Do not miss your target when picking a trade mark

The line between a successful parody and a fraudulent imitation may be a fine one. If attempting to poke fun at another trader’s trade mark or name, be careful that you do not fall on the wrong side of that line.

Background Pty Ltd, (“the Applicant”) applied to register the two following trade marks in respect of clothing and retail sale of clothing in Australia:

The Opposition

The Opponent operates a chain of big box department stores under the name TARGET. The Opponent’s stores have been colloquially referred to as Targét (or Tarjay) - pronounced with a fake French accent - by consumers to suggest that they are shopping at a more upmarket “French boutique” rather than an affordable department store[1]. However, the Opponent itself had not used this version of its name, or sought to register it as a trade mark.

Target Australia Pty Ltd (“the Opponent”) opposed the registration on the basis that the use of the marks would mislead or deceive consumers, in breach of section 18(1)[2] of the Australian Consumer Law in the Competition and Consumer Act 2010 (Cth). Section 42(b) of the Trade Marks Act 1995 (Cth) provides a ground of opposition that the use of the trade marks would be “contrary to law”[3].

Registrar’s Decision

The Australian Registrar of Trade Marks confirmed that when considering if use of a trade mark would be contrary to law, that the Opponent is not restricted to relying upon its reputation of its own trade mark as “it is only necessary that the indicium relied upon by the Opponent has a reputation such that the indicium is associated in the public mind with the Opponent”. This proposition has been accepted many times by both the Courts and Commissioner of Trade Marks in New Zealand.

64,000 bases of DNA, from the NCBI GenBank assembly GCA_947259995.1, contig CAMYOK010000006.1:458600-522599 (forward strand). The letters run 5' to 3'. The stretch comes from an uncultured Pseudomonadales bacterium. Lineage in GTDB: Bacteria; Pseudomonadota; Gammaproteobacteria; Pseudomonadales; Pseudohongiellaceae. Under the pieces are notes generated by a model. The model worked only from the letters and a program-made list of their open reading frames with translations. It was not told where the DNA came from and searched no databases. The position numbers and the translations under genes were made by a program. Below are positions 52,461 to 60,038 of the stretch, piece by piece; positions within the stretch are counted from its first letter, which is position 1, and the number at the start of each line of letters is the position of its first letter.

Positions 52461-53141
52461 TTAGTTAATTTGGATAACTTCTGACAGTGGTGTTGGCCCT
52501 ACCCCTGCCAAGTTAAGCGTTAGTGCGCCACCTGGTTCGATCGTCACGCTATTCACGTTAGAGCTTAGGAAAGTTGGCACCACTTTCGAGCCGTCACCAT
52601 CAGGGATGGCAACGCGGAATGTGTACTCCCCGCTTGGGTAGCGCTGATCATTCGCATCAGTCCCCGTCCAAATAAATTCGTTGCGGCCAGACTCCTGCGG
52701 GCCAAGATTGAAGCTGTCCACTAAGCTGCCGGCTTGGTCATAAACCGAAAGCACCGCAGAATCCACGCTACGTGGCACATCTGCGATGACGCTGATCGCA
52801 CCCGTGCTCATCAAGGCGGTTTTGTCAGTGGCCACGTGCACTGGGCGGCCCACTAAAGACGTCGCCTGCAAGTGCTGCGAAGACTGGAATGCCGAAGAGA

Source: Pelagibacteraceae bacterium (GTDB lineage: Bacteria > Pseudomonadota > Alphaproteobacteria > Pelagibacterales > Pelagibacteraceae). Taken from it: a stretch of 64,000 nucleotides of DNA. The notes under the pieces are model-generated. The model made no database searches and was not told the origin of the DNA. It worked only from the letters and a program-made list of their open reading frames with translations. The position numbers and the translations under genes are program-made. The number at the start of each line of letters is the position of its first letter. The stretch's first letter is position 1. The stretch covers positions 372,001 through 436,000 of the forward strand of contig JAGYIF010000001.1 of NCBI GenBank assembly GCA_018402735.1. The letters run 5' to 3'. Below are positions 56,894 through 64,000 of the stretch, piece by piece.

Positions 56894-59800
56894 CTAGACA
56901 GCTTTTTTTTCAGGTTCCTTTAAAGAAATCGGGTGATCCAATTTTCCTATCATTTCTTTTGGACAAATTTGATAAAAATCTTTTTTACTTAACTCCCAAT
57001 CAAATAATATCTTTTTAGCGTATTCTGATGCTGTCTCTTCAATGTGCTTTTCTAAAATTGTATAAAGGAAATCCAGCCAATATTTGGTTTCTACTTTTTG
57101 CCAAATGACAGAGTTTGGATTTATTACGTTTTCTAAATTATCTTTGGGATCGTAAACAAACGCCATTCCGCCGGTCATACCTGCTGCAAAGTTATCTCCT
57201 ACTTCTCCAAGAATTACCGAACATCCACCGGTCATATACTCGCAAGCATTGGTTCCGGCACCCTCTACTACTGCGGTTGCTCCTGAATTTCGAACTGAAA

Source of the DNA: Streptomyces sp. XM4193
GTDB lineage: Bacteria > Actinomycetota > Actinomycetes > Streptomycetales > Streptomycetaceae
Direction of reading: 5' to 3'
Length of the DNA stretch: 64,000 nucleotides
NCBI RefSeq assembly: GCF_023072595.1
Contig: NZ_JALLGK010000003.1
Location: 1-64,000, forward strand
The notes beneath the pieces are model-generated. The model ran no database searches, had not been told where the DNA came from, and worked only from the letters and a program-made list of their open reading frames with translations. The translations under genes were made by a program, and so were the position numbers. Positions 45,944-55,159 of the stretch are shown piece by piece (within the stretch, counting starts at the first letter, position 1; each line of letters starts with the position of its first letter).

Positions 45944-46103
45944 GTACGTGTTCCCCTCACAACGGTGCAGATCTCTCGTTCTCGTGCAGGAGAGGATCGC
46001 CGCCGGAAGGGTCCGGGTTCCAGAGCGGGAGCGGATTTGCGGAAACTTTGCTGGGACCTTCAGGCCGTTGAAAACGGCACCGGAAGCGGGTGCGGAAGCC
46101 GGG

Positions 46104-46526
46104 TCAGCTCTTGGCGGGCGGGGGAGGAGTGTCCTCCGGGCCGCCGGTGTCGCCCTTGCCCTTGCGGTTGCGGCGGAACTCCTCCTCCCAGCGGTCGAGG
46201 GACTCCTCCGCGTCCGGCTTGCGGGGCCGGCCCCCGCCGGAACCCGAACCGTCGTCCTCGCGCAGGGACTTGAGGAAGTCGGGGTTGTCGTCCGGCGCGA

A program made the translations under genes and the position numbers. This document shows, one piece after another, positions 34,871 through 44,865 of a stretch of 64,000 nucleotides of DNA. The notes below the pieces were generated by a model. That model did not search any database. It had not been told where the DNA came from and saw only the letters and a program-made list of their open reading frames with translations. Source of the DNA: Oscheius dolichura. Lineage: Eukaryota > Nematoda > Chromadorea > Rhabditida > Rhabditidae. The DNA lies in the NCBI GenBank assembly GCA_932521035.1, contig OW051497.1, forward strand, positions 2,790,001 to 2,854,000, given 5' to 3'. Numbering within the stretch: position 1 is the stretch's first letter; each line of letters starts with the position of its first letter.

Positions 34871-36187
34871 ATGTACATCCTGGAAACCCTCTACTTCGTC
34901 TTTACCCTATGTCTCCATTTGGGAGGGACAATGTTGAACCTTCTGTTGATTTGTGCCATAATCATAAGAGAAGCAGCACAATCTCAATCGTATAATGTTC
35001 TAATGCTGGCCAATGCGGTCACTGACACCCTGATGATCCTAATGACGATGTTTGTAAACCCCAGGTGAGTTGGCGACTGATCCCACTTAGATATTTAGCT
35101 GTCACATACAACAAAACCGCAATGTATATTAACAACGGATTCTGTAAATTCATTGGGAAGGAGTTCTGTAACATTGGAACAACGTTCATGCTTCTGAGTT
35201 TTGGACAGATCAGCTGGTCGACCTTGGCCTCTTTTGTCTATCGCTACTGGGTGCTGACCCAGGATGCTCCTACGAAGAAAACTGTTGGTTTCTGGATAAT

The fact that all use of “Targét” (or Tar Jay) had been by the public, and not the trader itself, did not discount such use from consideration of whether there was a reputation in that indicium.

Notwithstanding the complete absence of use of Targét or Tarjay by Target, the Registrar was satisfied “that this is strongly associated in the minds of the public with the Opponent”. Given such strong association, there was a “real danger” that use of TAR JAY by the Applicant could be likely to deceive or cause confusion.

As a defence, the Applicant argued that its use of TAR JAY would be seen to be a parody due to the inclusion of the other matter in the trade marks. The Registrar accepted that while parody is not an affirmative defence it can be a factor to be considered in the analysis of whether consumers are likely to be confused or deceived[4].

The Applicant’s position was that the other matter other than the words TAR JAY included in its trade marks was sufficiently prominent and well-known that it immediately counters the association in the public mind between the words TAR JAY and the Opponent. Therefore, such use is not likely to mislead or deceive.

The Registrar did not, on the facts, accept this argument as he did not agree that the strong association with the Opponent would be instantly dispelled due to the other matter in the trade marks and therefore the Applicant’s trade mark was not a successful parody.

The registration of the applications was refused.

Elena Szentivanyi - July 2015

[1] The Opponent’s evidence included that Tarjay had entered Urban Dictionary and various newspaper articles and internet extracts showing use of Targét or Tarjay as referring to Target.

[2] Section 18 is the same as section 52 of the now repealed Trade Practices Act 1974 (Cth) on which section 9 of the Fair Trading Act 1986 (NZ) is based.

[3] This section corresponds to section 17(1)(a) of the New Zealand Trade Marks Act 2003.

[4] The Registrar referred to: the United States Court of Appeals for the Seventh Circuit decision of Nike Inc v “Just Did It” Enterprises [1993] USCA7 1181; 6 F 3d 1225; 7th Cir 1993 at 1227-8.

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